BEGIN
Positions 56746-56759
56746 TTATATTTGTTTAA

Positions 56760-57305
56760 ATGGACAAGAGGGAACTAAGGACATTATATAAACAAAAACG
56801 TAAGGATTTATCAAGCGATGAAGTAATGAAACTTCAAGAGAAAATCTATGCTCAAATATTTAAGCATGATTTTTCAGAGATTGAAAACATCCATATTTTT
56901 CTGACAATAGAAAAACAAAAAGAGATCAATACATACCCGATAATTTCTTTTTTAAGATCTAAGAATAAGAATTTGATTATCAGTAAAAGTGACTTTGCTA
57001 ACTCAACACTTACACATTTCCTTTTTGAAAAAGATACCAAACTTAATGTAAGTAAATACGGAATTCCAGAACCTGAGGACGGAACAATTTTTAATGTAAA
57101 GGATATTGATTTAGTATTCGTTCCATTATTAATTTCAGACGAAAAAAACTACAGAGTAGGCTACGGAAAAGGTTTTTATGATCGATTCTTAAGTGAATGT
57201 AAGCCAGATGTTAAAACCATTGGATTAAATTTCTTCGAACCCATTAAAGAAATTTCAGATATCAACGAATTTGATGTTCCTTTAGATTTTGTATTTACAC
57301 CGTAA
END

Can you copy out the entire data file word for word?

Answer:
Positions 56746-56759
56746 TTATATTTGTTTAA

Positions 56760-57305
56760 ATGGACAAGAGGGAACTAAGGACATTATATAAACAAAAACG
56801 TAAGGATTTATCAAGCGATGAAGTAATGAAACTTCAAGAGAAAATCTATGCTCAAATATTTAAGCATGATTTTTCAGAGATTGAAAACATCCATATTTTT
56901 CTGACAATAGAAAAACAAAAAGAGATCAATACATACCCGATAATTTCTTTTTTAAGATCTAAGAATAAGAATTTGATTATCAGTAAAAGTGACTTTGCTA
57001 ACTCAACACTTACACATTTCCTTTTTGAAAAAGATACCAAACTTAATGTAAGTAAATACGGAATTCCAGAACCTGAGGACGGAACAATTTTTAATGTAAA
57101 GGATATTGATTTAGTATTCGTTCCATTATTAATTTCAGACGAAAAAAACTACAGAGTAGGCTACGGAAAAGGTTTTTATGATCGATTCTTAAGTGAATGT
57201 AAGCCAGATGTTAAAACCATTGGATTAAATTTCTTCGAACCCATTAAAGAAATTTCAGATATCAACGAATTTGATGTTCCTTTAGATTTTGTATTTACAC
57301 CGTAA